After COVID delays, jury trials are resuming. In fact, Nikolas Cruz, the young man arrested for the murders of the 17 victims at Marjory Stoneman Douglas High School in Parkland, is about to go on trial — not for those murders but for having assaulted a jail guard. Nevertheless, it was an emotional and heart wrenching experience for members of the jury pool. Many asked to be excused because they did not believe they could be impartial in the case. From the TV news, it appeared that even Cruz was not unaffected.
More than three years after the Feb. 14, 2018, shooting, emotions are still raw. Finding an impartial jury in the capital case against Nikolas Cruz will be even more difficult — and family members’ wounds, still unhealed, could be ripped open in what bodes to be a spectacle more than a trial. Yet the families of the victims as well as the greater community could be spared this grief, if state prosecutors would accept, as already proffered by the defense team, a guilty plea if he is spared the death penalty.
Why insist on the death penalty? Standing with the families of murder victims does not compel us as a society to seek another death in return. Their pain cannot be wiped away and the loss of life of their loved ones cannot be restored by another death. Mr. Cruz has previously confessed to the crime. His attorney has said that he has profound regrets for his actions, is remorseful and a “broken human being.” Given the ability of the state to protect society from further harm, Mr. Cruz is no longer a threat to society at large.
A sentence of life in prison without possibility of parole is a severe and just punishment that also allows for continued reflection on the grave harms he caused. Perhaps the state sees Mr. Cruz’s execution as just retribution and fitting revenge. Maybe so, but does not this only serve to further the cycle of violence which continues to harden the hearts and minds of even our youngest members? Multiple and systemic breakdowns within family services, police and the public school system failed us all. Seemingly nobody recognized the inadequacies in Mr. Cruz’s life or the state of his mental health. His numerous threats of violence that preceded the mass murder were addressed inadequately, if at all.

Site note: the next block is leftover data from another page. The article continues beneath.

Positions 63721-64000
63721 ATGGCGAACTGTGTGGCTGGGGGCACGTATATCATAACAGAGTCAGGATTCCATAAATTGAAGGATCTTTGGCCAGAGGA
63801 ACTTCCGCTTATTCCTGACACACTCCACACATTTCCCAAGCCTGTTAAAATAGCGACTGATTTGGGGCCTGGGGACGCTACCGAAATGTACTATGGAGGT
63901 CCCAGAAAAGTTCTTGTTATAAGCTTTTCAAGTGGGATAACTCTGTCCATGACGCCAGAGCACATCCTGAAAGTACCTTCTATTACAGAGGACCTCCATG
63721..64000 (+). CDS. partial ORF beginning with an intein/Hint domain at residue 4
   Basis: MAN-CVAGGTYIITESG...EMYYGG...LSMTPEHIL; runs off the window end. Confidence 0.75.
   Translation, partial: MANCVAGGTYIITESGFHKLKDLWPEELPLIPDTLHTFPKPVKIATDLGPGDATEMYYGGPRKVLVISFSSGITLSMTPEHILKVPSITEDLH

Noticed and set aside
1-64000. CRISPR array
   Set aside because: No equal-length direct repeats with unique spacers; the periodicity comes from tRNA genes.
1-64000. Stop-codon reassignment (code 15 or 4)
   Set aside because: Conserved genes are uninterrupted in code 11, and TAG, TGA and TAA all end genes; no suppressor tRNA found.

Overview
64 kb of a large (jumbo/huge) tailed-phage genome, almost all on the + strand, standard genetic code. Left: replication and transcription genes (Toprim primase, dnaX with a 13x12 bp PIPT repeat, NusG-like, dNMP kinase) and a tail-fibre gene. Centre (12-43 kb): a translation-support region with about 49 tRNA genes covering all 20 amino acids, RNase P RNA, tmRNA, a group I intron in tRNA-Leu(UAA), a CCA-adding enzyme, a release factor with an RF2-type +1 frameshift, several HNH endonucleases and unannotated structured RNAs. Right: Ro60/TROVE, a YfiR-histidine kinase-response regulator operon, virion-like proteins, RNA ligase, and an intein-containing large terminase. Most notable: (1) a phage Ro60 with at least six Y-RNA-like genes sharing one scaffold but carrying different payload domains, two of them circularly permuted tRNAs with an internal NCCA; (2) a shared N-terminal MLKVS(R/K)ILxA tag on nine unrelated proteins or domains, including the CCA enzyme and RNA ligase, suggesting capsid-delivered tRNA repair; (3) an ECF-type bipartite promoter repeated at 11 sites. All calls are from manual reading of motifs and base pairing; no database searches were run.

The argument has been made that the application of the death penalty represents the legitimate self-defense of society from an unjust aggressor, i.e., the murderer. And, historically, the Church has conceded the point that the state can rightly apply capital punishment when absolutely necessary, i.e., when otherwise impossible to defend society. However, Pope St. John Paul II has pointed out in Evangelium Vitae (no. 56): given the organization of today’s penal system and the option of imposing life imprisonment without the possibility of parole, such an “absolute necessity” is “practically non-existent.” Pope Francis expanded on John Paul II’s teaching describing the death penalty as “an attack on the inviolability and dignity of the person” that is “inadmissible” in all cases.
Even from a purely pragmatic or utilitarian point of view, the death penalty is not an effective deterrent to crime. And the death penalty is not cost effective. It costs the state less to imprison someone for the remainder of his natural life than to execute him.
Willful murder is a heinous crime; it cries to God for justice. Yet, while God certainly punished Cain, history’s first murderer, God did not require Cain’s life for having spilt Abel’s blood. (cf. Gn 4:15). Human dignity — that of the convicted as well as our own — is best served by not resorting to this extreme and unnecessary punishment. Modern society has the means to protect itself without the death penalty.
There is no question that Mr. Cruz’s actions were heinous. The victims are forever gone to us. Their families and all those who fearfully witnessed this abhorrent act of bloodshed will forever be scarred by it. I presided at the funerals of two of the victims. I prayed for them then; and I pray for them and their families now. Their loss is incomprehensible.
They want justice — and justice can be served by accepting a guilty plea with life imprisonment. Accepting Mr. Cruz’s plea will bring the case to a close. It will allow those family members of his victims and others the opportunity to heal more promptly, rather than subjecting them to repeated and sensationalized reviews of this tragic crime.
A guilty plea and a sentence to life imprisonment would serve the common good of all by helping break our society’s spiral of violence, for an “eye for an eye” mentality will just end up making us all blind.